Friday, November 07, 2008

Yes, You Can Dump MS Outlook

When you buy a new Windows system, you will likely have Outlook Express preinstalled (I don't know anyone who uses it these days). Worse, you may feel inclined to dish out $85 for MS Office Standard 2007 (which includes MS Outlook) because the Windows office productivity space is crowded by Microsoft products. If that's all your workplace supports (because they use Exchange servers), you have no choice. But what if you could dump all that for a free email, calendar, and task management solution? It's easy and attainable.

For email, install Mozilla Thunderbird. It does everything MS Outlook does as far as sending and receiving emails, and I think perhaps a little smarter in organizing your mail, searching, and customizing. One caution: resist the temptation to import settings from other mail clients - it gets messy within Thunderbird.
You need the Lightning plugin to add task and calendaring features: download and save the .xpi, then from TB, install it using Tools | Add-ons. After TB restarts, viola! Il y a un calendrier.

Since I routinely work on more than 3 computers, I need them all to have my updated schedule at all times. For this, online calendars provide the needed synchronization link. If you use Google Calendar, you can set up Lightning to synchronize with it from Thunderbird, like this:
Download yet another plugin - the Provider for Google Calendar. After installing it as an add-on for Thunderbird and restarting:
  1. Open your Google Calendar from a web browser
  2. Click on Settings, then on the Calendars tab, click on your calendar.
  3. Scroll to the Private Address area (bottom) and right-click the XML link to copy its URL.
  4. In Thunderbird, select File | New | Calendar : On the network : Google Calendar (and paste the URL here) : provide credentials.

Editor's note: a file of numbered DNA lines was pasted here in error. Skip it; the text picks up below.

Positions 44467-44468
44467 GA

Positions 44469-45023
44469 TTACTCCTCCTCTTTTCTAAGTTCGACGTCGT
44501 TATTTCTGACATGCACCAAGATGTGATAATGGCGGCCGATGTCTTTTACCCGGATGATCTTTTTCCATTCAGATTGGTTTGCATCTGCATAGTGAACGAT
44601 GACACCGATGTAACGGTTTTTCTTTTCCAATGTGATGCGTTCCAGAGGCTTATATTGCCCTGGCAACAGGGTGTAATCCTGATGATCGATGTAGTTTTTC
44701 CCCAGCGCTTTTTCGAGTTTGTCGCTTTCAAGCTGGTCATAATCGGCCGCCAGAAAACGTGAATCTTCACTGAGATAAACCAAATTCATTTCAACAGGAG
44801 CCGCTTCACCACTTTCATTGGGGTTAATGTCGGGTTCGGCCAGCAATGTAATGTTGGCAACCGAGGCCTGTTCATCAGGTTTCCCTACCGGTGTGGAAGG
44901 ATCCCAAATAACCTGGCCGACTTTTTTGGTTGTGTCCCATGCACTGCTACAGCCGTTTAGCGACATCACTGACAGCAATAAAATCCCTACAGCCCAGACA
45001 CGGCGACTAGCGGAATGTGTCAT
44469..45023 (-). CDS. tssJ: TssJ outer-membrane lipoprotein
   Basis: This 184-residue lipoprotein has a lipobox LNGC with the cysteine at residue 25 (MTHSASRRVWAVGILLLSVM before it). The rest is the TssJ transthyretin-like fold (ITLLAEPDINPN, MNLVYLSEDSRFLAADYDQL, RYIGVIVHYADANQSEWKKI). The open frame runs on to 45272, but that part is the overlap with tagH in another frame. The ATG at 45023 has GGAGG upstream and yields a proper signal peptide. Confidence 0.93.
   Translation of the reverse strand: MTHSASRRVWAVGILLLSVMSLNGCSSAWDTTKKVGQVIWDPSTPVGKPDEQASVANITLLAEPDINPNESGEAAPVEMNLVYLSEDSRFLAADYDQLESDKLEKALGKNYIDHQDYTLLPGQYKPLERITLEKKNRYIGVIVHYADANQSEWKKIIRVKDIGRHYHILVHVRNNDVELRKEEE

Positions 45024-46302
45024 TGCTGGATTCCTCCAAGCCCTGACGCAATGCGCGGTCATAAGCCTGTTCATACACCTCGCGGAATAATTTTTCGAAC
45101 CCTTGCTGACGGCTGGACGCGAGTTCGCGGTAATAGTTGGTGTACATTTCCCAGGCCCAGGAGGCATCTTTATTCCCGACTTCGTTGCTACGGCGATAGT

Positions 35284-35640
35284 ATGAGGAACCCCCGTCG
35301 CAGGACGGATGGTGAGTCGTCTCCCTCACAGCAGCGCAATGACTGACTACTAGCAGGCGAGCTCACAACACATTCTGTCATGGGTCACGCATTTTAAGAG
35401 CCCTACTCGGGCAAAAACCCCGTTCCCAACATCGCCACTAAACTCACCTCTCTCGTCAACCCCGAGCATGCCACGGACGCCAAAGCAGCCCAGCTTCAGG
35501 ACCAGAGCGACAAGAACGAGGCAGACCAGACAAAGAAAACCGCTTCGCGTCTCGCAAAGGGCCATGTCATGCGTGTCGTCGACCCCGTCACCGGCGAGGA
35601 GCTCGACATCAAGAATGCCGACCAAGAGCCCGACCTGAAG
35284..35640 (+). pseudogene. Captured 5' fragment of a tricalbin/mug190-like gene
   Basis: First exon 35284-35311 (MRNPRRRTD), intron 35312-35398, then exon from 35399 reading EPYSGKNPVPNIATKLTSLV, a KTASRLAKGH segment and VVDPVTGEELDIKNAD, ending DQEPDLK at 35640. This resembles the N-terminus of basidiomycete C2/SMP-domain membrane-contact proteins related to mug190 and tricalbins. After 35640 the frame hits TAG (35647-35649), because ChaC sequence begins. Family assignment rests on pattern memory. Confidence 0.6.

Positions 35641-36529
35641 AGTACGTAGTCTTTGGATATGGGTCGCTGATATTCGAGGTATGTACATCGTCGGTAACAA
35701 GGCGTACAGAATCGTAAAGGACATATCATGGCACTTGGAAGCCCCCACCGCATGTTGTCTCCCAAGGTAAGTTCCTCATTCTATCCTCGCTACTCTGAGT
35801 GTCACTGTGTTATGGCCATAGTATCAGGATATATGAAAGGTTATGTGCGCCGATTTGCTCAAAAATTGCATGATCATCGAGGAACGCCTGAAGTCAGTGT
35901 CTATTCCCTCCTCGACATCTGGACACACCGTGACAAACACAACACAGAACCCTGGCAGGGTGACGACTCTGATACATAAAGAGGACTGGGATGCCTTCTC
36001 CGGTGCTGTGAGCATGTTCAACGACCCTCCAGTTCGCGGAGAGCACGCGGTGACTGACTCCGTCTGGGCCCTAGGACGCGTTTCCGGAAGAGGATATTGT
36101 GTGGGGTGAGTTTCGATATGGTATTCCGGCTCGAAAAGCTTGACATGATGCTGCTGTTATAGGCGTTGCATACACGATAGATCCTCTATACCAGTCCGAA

That's all. Since all your calendars now feed off the same online calendar, your computers always have an updated copy whenever you run Thunderbird. This is a totally winning solution that's free and effective. At this point I was ready to backup my messages in Outlook and uninstall it from all my computers. I haven't seen issues in a couple of months since I did this.

Sunday, November 02, 2008

Launch OS Applications From Java

It's not a good idea to reinvent the wheel when programming for various platforms; you'll live happier when you can just use what the operating system already offers - straight from your Java application. This is especially helpful if the OS program you are interested in supports command-line invocations: this tip shows how to run those programs and capture the output those programs would produce back into your Java application. Then you could use regular expression or other means to parse the output.
Here's all you need:
    public static List<String> runCommand (String... cmd) {
List<String> output = new ArrayList<String>();
try {
// Create the process
ProcessBuilder pb = new ProcessBuilder(cmd);
Process proc = pb.start();

// Obtain the input stream
InputStream is = proc.getInputStream();
InputStreamReader isr = new InputStreamReader(is);
BufferedReader br = new BufferedReader(isr);

// Read what is returned by the command
String line;
while ((line = br.readLine()) != null) {

// Close the stream
} catch (IOException ioe) {

// Return the output
return output;
As a utility method, just pass it an array of strings used to build the command, first the fully-qualified name of the program to invoke, followed by program arguments. For example, if I needed to run a Perl script called and have the Perl interpreter at C:\Perl\perl.exe, then the string array would be something like {"c:\\perl\\perl.exe", "c:\\security\\"} - notice the use of fully-qualified names everywhere - this process is cross-platform and doesn't look up environment variables to help resolve relative filenames.
The methods returns the output - what you would have seen on the console - as a list line by line. Easy stuff.